But I also strongly believe that this crisis is creating opportunities for Belgians, and Europeans. It is an opportunity to start developing a different strategy and to start thinking differently. Europe has offered three billion Euros to Turkey to curb the refugee crisis. There is an agenda that is being played out that is part of an old paradigm. We have to start realizing that for this crisis to shift, we need to embrace a new way of thinking. Let’s be honest, this is a war for resources. The Middle East has been destabilized because of a war for resources and the situation is only going to get worse. Continuing to invest in oil and subsidizing non-renewables is not going to be the solution. Fighting this situation with big warfare is also a old paradigm way to manage evil. These ISIS thugs are selling oil to pay for their operations and we know who is buying it. If you want to end terrorism, you have to cut their finances.
What is also unsettling is that the bad elements are getting more attention than the good elements of this situation. The media should not show footage of beheadings, training camps and parades that the members of ISIS are spreading. That is simply propaganda for the cowards to feel empowered. Instead, show what is left of them after they blew themselves up, talk about the victims, show the economic costs of their actions and so on ….
We can’t blame one country. It’s the whole system that seems to support the wrong turns of our society and now … the rotten apple has spread and we need extreme leadership and extreme measures. The citizenship of Europe has been paying for a failing system and right now terrorism is getting first place, not regular tax-paying citizens, or loss of export, the decline of shoppers or tourists changing their destinations to safer grounds.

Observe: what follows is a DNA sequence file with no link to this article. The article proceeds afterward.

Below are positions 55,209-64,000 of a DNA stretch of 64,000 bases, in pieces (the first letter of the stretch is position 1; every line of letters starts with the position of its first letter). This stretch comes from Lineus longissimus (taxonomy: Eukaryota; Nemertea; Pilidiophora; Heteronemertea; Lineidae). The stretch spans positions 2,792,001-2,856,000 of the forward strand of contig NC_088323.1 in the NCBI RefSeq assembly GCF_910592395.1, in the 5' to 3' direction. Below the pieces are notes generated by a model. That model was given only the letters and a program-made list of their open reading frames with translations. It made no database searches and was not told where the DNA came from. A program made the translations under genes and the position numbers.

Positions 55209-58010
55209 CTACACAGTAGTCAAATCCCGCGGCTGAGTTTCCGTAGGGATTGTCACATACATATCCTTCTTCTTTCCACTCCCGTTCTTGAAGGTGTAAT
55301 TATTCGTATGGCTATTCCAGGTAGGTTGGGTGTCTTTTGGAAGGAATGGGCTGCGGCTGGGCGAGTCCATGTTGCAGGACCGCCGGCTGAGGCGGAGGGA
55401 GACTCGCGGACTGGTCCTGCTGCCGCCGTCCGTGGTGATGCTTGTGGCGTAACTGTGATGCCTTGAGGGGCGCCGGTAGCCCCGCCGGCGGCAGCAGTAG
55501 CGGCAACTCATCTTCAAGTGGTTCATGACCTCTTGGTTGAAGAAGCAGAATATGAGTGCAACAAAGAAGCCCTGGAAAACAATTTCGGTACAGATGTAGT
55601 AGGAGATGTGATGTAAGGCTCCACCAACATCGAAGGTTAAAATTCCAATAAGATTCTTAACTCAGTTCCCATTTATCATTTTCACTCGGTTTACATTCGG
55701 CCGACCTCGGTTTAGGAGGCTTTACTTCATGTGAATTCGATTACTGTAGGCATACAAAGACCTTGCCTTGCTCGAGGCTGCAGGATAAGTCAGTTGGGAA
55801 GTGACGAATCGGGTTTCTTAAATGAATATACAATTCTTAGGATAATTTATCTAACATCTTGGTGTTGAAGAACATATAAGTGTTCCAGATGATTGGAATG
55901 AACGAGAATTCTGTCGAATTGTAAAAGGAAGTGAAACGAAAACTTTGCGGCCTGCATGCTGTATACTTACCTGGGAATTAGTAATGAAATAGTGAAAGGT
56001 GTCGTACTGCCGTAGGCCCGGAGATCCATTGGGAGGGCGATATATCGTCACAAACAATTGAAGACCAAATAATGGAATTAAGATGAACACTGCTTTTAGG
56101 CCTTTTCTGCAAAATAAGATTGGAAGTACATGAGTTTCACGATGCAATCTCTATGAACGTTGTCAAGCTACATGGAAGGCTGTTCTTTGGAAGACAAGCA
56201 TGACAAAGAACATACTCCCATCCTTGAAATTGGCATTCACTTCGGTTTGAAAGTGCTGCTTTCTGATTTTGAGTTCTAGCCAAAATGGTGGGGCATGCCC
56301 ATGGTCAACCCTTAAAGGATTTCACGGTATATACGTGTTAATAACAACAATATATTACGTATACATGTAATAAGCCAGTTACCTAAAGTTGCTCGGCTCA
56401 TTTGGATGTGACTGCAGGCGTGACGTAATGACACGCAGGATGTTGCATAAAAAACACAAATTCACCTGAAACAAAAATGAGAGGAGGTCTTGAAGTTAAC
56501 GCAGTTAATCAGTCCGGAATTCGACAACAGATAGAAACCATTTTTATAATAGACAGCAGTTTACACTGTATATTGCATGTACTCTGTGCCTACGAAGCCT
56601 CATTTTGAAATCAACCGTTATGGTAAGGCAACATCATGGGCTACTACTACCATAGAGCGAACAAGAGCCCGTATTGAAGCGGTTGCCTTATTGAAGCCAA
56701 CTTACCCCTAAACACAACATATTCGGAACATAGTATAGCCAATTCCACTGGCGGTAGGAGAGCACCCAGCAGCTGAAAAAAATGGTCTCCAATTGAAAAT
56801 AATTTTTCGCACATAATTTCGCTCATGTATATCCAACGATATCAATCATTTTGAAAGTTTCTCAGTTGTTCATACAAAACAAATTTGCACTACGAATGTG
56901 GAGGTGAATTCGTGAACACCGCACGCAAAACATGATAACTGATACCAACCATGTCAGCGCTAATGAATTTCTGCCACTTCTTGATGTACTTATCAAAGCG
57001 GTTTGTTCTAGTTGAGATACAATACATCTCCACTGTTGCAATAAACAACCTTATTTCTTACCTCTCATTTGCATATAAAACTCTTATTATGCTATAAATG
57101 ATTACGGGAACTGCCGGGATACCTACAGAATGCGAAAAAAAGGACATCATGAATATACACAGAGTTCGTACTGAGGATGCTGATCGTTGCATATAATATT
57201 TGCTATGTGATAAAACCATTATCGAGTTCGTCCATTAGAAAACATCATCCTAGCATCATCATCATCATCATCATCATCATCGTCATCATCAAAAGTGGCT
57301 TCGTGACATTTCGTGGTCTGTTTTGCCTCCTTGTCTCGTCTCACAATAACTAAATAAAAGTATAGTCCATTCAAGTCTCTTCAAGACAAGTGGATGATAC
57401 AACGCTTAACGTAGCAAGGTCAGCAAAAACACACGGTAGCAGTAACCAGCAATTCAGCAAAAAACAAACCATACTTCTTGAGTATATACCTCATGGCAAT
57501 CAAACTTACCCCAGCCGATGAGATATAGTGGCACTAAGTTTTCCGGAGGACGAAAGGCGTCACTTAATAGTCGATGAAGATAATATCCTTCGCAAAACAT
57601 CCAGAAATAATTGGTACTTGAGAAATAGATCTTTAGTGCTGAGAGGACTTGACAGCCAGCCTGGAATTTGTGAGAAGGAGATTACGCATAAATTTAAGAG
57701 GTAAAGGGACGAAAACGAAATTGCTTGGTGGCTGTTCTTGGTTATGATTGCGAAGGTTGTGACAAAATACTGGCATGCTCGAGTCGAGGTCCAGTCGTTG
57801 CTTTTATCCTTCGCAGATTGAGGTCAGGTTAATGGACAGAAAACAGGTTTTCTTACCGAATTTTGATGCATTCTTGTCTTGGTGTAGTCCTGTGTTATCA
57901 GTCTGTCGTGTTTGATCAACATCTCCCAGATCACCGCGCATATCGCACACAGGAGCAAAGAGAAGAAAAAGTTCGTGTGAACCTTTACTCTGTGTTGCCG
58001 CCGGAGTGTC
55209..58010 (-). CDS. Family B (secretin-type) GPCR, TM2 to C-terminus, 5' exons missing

That Maelbeek subway station was gorgeous and had just been renovated. I rode that train line twice on my birthday on March 18th. Four days later it got destroyed and people perished. The question is, who is going to pay to rebuild it?
It’s time for Europe to have balls. The terrorists are planning on killing more people and when they return from training in Syria, they get a hand-shake and a camera moment with a Mayor from a Brussels commune? I wasn’t even aware of that prior to reading the Economist this morning.
The entire paradigm of our economic system needs to change. It should not just be about winning or losing. It is about the sustainable development of 7 billion people who are increasingly going to be competing and fighting for the limited resources available on this planet. And the only thing that unites us is the protection of those resources and the sound management of our planet.
People need to understand that the politicians are not going to save them. This is not a terrorist crisis, this is a human crisis. Right now we are favoring things over people. What is wrong with that picture?
We asked Ms. Peeters when she will be returning to Belgium.
“Not next week. I am going to kiss the ground of Sharon Connecticut and give thanks for being alive. I was in that airport just a day before it was blown up. Now it is time for us all to pick up the arms of education and speak out. That is the only tool we have to bring consciousness to people, so they know wrong for right.”
More on Pamela Peeters here.